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Tuesday, 20 Feb 2018

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Correction The Acute Respiratory Distress Syndrome From Mechanism to Translation CORRECTIONS]

Correction: The Acute Respiratory Distress Syndrome: From Mechanism to Translation [CORRECTIONS]

Peripheral Blood-Derived Virus-Specific Memory Stem T Cells Mature to Functional Effector Memory Subsets with Self-Renewal Potency NOVEL IMMUNOLOGICAL METHODS]

Memory T cells expressing stem cell–like properties have been described recently. The capacity of self-renewal and differentiation into various memory/effector subsets make them attractive for adoptive T cell therapy to combat severe virus infections and tumors. The very few reports on human memory stem T cells (TSCM) are restricted to analyses on polyclonal T cells, but extensive data on Ag-specific TSCM are missing. This might be due to their very low frequency limiting their enrichment and characterization. In this article, we provide functional and phenotypic data on human viral-specific TSCM, defined as CD8+CD45RA+CCR7+CD127+CD95+. Whereas <1% of total T cells express the TSCM phenotype, human CMV–specific TSCM can be detected at frequencies similar to those seen in other subsets, resulting in ~1/10,000 human CMV–specific TSCM. A new virus-specific expansion protocol of sort-purified TSCM reveals both upregulation of various T cell subset markers and preservation of their stem cell phenotype in a significant proportion, indicating both self-renewal and differentiation potency of virus-specific T cells sharing their TCR repertoire. Furthermore, we describe a simplified culture protocol that allows fast expansion of virus-specific TSCM starting from a mixed naive T/TSCM pool of PBLs. Due to the clinical-grade compatibility, this might be the basis for novel cell therapeutic options in life-threatening courses of viral and tumor disease.


A Haptotaxis Assay for Leukocytes Based on Surface-Bound Chemokine Gradients NOVEL IMMUNOLOGICAL METHODS]

The migration of leukocytes in response to chemokine gradients is an important process in the homeostasis of the human immune system and inflammation. In vivo the migration takes place on the surface of the endothelium to which the chemokine gradient is immobilized via interaction with glycosaminoglycans. To study leukocyte migration in response to surface-bound chemokines, we generated chemokine gradients by a simple stamping method: agarose stamps were soaked with chemokine solution to form continuous chemokine gradients by diffusion. These gradients could be easily transferred to a petri dish surface by stamping. We show that neutrophil granulocytes recognize these gradients and migrate toward increasing chemokine concentrations dependent on the slope of the gradient. Single-cell responses were recorded, and statistical analyses of cell behavior and migration were performed. For analysis of chemotaxis/haptotaxis, we propose a chemotactic precision index that is broadly applicable, valid, and allows for a straightforward and rapid quantification of the precision by which cells follow the direction of a given gradient. The presented technique is very simple, cost-efficient, and can be broadly applied for generating defined and reproducible immobilized gradients of almost any protein on surfaces, and it is a valuable tool to study haptotaxis.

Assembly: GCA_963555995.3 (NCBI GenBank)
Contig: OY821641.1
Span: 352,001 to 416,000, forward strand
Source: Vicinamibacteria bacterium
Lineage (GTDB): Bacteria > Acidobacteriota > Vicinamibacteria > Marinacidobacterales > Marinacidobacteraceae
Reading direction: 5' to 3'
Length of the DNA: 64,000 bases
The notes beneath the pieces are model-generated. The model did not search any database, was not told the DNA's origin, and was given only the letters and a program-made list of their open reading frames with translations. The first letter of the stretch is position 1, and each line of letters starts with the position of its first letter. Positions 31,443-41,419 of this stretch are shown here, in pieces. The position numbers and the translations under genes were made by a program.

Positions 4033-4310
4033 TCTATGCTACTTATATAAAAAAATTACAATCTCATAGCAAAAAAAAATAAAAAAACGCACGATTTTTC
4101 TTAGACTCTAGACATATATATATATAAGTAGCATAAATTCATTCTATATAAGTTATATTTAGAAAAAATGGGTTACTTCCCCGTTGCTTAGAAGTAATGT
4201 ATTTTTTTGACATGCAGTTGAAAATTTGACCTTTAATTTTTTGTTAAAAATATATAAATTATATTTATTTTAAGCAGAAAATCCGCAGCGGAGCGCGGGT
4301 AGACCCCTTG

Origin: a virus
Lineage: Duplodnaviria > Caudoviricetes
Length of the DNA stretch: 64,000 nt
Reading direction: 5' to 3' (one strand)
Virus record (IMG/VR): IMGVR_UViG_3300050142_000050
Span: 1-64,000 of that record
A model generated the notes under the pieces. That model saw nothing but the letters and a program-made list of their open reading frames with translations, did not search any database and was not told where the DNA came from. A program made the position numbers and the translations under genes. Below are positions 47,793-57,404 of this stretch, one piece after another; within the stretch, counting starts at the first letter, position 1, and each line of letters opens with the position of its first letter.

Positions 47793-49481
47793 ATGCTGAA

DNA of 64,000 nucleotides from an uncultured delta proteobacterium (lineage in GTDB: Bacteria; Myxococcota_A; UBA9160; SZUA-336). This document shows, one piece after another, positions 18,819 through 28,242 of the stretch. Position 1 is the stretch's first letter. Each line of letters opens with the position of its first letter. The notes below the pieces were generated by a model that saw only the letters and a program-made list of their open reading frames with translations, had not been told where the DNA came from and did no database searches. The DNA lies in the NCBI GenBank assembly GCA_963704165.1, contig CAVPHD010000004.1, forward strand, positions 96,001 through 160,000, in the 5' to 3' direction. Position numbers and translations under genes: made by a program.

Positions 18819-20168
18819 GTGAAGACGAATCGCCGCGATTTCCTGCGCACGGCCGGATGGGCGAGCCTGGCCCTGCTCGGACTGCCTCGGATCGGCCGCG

Correction Vector-Encoded Helicobacter Pylori Neutrophil-Activating Protein Promotes Maturation of Dendritic Cells with Th1 Polarization and Improved Migration CORRECTIONS]

Correction: Vector-Encoded Helicobacter Pylori Neutrophil-Activating Protein Promotes Maturation of Dendritic Cells with Th1 Polarization and Improved Migration [CORRECTIONS]

Pulmonary Alveolar Macrophages Contribute to the Premetastatic Niche by Suppressing Antitumor T Cell Responses in the Lungs TUMOR IMMUNOLOGY]

In contrast to tumor-associated macrophages, myeloid-derived suppressor cells, or inflammatory monocytes, functions of tissue resident macrophages, including alveolar macrophages (AM), in cancer were not well studied. Using a mouse model of breast cancer, we show that AM promote cancer metastasis to the lungs by suppressing antitumor T cells in this organ. AM accumulated in the premetastatic lungs through complement C5a receptor–mediated proliferation but not through recruitment from the circulation. AM preconditioned by breast tumors inhibited Th1 and favored generation of Th2 cells that had lower tumoricidal activity than Th1 cells. In addition, AM reduced the number and maturation of lung dendritic cells by regulating TGF-β in the lung environment. Depletion of AM reversed immunosuppression imposed by these cells and strengthened local Th1 responses, which significantly reduced lung metastatic burden. C5a receptor deficiency, which also lessens myeloid-derived suppressor cells in the premetastatic niche, synergized with the depletion of AM in preventing metastasis, leading to protection of mice from lung metastases. This study identifies AM as a new component of the premetastatic niche, which is harnessed by tumors to impose immunosuppression, and as a new target for cancer immunotherapies to eliminate or reduce metastasis. Because the lungs are the most common target for hematogenous metastasis, this research offers a plausible explanation for susceptibility of the lungs to cancer metastasis.


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